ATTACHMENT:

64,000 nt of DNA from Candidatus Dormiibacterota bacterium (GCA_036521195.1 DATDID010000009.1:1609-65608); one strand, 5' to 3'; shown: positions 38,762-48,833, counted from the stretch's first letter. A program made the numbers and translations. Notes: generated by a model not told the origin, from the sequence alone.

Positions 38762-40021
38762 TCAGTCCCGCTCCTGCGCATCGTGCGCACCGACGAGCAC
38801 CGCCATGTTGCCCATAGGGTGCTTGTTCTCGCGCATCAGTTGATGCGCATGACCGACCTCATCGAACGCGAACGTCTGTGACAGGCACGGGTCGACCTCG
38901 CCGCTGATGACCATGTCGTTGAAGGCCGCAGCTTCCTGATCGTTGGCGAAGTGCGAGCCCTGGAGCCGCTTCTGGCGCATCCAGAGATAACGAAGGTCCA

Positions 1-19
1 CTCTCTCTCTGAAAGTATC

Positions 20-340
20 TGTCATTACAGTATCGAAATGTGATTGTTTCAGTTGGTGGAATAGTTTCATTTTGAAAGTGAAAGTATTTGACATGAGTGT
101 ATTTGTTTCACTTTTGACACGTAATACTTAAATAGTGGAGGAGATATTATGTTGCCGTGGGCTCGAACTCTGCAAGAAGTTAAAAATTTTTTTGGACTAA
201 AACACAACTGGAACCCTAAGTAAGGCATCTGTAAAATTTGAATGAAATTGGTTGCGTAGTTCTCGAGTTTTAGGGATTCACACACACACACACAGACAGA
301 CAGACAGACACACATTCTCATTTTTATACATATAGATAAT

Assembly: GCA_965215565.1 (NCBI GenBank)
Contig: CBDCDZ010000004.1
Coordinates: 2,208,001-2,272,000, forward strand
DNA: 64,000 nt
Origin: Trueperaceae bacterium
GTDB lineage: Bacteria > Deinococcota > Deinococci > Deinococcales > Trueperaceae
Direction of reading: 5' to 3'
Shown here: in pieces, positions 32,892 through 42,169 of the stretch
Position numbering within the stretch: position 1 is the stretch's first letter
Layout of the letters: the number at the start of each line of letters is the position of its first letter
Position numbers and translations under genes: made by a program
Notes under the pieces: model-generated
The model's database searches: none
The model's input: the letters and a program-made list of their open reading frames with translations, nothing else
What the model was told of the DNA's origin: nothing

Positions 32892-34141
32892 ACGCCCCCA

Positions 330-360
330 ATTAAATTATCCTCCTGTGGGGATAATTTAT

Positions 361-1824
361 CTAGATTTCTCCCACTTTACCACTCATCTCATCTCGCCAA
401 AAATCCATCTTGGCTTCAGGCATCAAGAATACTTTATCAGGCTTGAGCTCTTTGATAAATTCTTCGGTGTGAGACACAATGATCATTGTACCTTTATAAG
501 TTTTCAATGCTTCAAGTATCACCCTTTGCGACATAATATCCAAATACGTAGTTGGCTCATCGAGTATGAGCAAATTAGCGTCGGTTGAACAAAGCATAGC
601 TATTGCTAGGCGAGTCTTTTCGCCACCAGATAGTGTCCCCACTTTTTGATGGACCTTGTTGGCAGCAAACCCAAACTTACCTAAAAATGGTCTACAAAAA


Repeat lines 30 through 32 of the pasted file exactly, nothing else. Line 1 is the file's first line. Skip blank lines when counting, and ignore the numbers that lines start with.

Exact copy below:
Positions 330-360
330 ATTAAATTATCCTCCTGTGGGGATAATTTAT

Positions 361-1824